Synesius, Letter 150

Synesius of Cyrene (c.370-c.413) was a Neo-Platonic philosopher who became bishop of Ptolemais in the Cyrenaica. He left behind a small corpus of texts that offer much information about daily life in Late Antiquity, and about the christianization of the Roman world.

This letter, written in 407, was sent to a close friend of Synesius, living in Constantinople. Pylaemenes also was the recipient of letters 61, 88, 152, 74, 100, 101, 103, 102, 129, 131, 134, 71, 151, 48, and 153.

Letter 150 is offered here in the translation by A. Fitzgerald.

Letter 150: A Recommendation

[1] To Pylaemenes

I think that even in your Heraclea nobody is ignorant of the name of our fellow-countryman, the philosopher Alexander, a man who acquitted himself with credit everywhere.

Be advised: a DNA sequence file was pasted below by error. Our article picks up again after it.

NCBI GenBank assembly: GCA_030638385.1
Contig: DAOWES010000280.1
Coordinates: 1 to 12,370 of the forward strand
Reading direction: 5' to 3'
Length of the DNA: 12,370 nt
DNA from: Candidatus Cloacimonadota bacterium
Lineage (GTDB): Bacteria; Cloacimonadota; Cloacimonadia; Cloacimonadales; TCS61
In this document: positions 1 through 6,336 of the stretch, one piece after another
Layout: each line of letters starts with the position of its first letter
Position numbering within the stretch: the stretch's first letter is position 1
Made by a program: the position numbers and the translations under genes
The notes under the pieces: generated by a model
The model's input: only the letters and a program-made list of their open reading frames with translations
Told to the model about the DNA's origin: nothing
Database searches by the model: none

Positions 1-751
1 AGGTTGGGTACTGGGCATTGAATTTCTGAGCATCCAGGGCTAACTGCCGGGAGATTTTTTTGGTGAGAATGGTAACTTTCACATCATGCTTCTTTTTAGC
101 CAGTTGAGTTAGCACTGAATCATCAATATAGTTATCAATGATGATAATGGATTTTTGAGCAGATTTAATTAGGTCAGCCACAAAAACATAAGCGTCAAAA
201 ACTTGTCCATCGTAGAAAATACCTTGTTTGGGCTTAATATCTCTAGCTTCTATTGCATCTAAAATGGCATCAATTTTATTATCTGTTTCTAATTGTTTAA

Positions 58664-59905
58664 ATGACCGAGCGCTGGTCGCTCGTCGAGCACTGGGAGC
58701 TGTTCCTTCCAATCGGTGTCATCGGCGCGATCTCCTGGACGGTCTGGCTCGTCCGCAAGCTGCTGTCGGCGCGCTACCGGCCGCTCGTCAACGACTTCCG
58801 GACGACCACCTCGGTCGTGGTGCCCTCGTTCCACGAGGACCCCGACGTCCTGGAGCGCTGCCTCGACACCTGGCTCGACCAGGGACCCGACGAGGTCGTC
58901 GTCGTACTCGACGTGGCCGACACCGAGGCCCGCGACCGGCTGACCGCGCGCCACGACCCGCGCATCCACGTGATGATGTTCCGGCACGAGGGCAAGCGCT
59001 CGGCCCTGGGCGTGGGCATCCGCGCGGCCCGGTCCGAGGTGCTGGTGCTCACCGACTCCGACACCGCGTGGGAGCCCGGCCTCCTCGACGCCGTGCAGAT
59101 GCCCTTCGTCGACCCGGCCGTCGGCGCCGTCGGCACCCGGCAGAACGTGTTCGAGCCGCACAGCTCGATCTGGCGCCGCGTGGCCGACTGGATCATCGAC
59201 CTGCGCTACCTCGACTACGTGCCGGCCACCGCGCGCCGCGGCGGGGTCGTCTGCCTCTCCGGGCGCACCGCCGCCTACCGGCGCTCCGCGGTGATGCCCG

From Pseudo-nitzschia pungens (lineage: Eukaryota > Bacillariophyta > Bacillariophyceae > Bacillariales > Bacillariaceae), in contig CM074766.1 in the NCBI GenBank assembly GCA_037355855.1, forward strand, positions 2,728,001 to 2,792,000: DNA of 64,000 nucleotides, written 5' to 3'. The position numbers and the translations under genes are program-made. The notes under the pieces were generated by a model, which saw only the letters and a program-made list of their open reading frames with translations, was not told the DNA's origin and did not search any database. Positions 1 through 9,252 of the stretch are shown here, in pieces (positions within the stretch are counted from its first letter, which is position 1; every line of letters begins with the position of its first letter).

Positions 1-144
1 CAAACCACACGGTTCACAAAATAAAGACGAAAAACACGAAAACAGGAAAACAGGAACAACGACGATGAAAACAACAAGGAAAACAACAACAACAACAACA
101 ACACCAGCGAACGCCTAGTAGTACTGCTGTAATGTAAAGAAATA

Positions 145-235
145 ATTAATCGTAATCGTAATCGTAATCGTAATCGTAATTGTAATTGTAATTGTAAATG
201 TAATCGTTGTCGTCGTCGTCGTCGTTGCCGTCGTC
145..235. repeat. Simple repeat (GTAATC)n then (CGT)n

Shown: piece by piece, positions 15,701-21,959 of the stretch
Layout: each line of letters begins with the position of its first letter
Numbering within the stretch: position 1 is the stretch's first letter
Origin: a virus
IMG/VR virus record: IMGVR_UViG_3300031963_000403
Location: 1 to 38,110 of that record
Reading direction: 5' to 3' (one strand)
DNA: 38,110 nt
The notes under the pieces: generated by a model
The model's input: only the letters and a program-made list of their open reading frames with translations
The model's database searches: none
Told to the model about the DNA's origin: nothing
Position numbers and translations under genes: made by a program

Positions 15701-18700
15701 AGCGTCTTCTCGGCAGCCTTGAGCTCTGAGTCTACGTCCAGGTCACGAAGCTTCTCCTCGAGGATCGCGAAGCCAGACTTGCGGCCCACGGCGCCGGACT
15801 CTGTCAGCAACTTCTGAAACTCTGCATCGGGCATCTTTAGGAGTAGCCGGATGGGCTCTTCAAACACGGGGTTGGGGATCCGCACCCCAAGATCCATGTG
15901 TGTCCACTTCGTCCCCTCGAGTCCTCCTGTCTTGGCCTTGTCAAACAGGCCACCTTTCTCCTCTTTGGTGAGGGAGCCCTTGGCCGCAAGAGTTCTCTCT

A dumb man is he who does not lend his tongue to Heracles.note

[2] My own cousin, his son, will give you this letter. He wishes to follow in the footsteps of his father, in order to be like him, not in dress but in character. He is therefore going to war against evil men, to purify the city of them like another Heracles. He needed of course the protection of God and the arm of Heracles, but he needed also the co-operation and assistance of an Ioleos.

[3] As to the favor of God, my cousin will neglect nothing to obtain it, and this he will gain by the virtue of his life and the piety of his heart, but I am endeavoring by this letter to find another Ioleos for him in you and your friendship. You will be for him all that you have been for me. When you have admitted this young man to your friendship, you will admit that I was not wrong in praising him.